The Trump administration ramped up its pressure campaign on Beijing on Thursday, as the Justice Department accused two Chinese nationals with ties to the country’s Ministry of State Security of infiltrating the biggest providers of internet services and boring into government computer systems, including a major Department of Energy laboratory.
The indictment of the two men came just months after the Justice Department lured one of the Chinese intelligence agency’s officers to Belgium, where he was arrested and extradited to the United States. Both cases focus on an intelligence effort based in Tianjin to advance Beijing’s economic and geopolitical interests with an extraordinarily broad attack on Western companies and governments.
Just as the indictment was unsealed, Britain identified the same intelligence operation, often named APT 10 by cybersecurity firms, as responsible for separate attacks in that country and beyond. The statement from Britain’s Foreign Office was part of a new, collective effort by Western allies to call out China’s attempts to obtain trade secrets and intellectual property through a state-coordinated cyberespionage campaign, according to people involved in the planning. Australia and New Zealand on Friday issued similar statements.
The allegations highlight the tension between the United States and China over what the White House says is a brazen effort by the Chinese to obtain Western technology and other proprietary information. The United States formally accused the Chinese of violating a 2015 agreement — brokered by President Barack Obama and President Xi Jinping — to cease economic espionage, saying Chinese hackers have come roaring back after two years of comity.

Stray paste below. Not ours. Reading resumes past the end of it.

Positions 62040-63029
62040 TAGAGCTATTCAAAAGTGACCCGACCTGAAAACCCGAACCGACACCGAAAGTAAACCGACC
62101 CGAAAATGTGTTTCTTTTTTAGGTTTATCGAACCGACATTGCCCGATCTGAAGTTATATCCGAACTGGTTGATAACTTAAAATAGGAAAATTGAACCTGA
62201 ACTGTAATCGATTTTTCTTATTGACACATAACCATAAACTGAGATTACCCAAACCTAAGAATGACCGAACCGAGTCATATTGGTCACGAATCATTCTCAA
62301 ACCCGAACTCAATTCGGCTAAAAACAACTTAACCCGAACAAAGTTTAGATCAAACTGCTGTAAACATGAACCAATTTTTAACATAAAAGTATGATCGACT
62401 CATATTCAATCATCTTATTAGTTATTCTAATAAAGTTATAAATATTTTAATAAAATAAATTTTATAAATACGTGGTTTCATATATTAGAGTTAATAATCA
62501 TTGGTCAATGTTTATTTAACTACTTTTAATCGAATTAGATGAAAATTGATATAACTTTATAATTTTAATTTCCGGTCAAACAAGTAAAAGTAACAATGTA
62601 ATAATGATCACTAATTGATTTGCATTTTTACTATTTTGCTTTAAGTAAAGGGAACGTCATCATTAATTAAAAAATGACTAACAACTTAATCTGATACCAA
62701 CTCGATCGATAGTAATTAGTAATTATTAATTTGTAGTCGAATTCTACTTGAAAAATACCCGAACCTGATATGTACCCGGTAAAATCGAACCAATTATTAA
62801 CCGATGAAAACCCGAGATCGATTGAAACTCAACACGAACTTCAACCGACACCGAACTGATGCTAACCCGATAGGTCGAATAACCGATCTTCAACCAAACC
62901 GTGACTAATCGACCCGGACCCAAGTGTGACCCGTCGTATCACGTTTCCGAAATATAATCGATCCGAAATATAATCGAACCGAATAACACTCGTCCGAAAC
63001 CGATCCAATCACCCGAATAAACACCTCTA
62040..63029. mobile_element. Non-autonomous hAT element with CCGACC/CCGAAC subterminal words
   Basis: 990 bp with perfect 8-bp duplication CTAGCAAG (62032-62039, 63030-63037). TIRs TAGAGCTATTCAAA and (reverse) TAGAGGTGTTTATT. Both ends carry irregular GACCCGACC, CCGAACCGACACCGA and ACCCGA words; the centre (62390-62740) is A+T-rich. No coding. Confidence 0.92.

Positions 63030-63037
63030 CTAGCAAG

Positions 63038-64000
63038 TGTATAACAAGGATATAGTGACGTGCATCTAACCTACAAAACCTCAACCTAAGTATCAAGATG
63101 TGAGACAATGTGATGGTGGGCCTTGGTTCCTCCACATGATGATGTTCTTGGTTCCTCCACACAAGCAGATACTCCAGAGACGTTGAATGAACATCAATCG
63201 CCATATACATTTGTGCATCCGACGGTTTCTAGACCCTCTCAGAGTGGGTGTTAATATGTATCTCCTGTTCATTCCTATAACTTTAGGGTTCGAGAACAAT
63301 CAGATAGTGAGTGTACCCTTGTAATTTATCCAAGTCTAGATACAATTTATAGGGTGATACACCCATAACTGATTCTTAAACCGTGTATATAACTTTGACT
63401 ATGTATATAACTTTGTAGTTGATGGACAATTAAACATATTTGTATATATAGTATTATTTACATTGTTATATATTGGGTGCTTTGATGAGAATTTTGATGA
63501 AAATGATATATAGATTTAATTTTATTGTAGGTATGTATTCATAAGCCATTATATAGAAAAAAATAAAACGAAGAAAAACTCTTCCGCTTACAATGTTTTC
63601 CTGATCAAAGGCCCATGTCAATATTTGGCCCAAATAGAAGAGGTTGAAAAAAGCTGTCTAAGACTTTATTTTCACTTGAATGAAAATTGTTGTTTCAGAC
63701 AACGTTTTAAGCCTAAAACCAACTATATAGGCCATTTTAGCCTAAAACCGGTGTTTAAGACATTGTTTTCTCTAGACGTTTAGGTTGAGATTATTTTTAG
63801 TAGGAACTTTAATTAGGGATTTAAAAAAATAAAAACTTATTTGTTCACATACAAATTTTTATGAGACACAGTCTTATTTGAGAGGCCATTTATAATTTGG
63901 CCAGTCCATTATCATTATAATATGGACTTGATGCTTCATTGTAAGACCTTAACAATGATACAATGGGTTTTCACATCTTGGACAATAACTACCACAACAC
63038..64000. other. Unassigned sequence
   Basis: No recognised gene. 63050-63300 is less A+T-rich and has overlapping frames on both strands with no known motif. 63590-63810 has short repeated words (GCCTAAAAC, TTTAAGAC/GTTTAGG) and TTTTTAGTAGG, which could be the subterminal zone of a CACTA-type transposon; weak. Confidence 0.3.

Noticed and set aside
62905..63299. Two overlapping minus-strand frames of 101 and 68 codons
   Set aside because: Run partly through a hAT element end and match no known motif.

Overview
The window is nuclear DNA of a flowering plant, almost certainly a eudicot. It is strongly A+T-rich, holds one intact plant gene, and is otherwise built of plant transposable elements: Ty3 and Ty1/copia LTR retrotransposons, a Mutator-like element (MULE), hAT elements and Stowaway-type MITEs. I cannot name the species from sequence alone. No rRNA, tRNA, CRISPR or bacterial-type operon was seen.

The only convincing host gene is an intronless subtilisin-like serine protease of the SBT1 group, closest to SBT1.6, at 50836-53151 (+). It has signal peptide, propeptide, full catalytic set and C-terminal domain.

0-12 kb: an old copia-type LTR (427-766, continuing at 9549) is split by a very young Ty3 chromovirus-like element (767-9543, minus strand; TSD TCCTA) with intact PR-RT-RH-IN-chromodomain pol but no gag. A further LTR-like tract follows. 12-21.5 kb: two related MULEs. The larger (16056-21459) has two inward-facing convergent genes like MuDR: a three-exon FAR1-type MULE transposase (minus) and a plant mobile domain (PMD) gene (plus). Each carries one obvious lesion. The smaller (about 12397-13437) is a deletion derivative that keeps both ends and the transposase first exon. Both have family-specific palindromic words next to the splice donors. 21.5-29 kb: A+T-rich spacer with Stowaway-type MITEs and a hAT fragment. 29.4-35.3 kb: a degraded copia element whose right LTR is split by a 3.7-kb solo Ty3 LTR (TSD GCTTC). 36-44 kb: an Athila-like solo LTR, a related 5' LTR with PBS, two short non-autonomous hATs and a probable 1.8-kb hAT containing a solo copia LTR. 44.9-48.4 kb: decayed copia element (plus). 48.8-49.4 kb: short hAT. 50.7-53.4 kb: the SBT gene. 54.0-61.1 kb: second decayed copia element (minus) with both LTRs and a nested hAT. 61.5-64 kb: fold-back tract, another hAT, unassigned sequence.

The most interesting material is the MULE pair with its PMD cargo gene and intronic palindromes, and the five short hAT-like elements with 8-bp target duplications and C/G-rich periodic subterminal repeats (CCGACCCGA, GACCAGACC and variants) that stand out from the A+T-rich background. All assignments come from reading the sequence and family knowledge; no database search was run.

The Justice Department action also comes amid other Trump administration pressure on the Chinese. The United States helped coordinate the arrest of a top executive of Huawei, the Chinese telecom giant, on suspicion of committing fraud related to sanctions against Iran. Her arrest, while she was changing planes in Canada, has set off a geopolitical standoff, with China arresting three Canadians on its own soil.
Last week, American investigators said that a long-running hack of Starwood Hotels, now part of Marriott International, was a Chinese intelligence-gathering operation. And the United States has taken steps to block Chinese investment and student enrollments in the United States.
It is not clear how, if at all, the latest indictment will affect Mr. Trump’s effort to reach a trade agreement with Mr. Xi that would end an escalating tariff war between the world’s two largest economies. The United States has set a March 2 deadline to reach agreement with Beijing on a range of issues, including what the White House says is a pattern in which China has pressured American companies to hand over valuable technology and trade secrets as a condition of doing business there. [Continue reading…]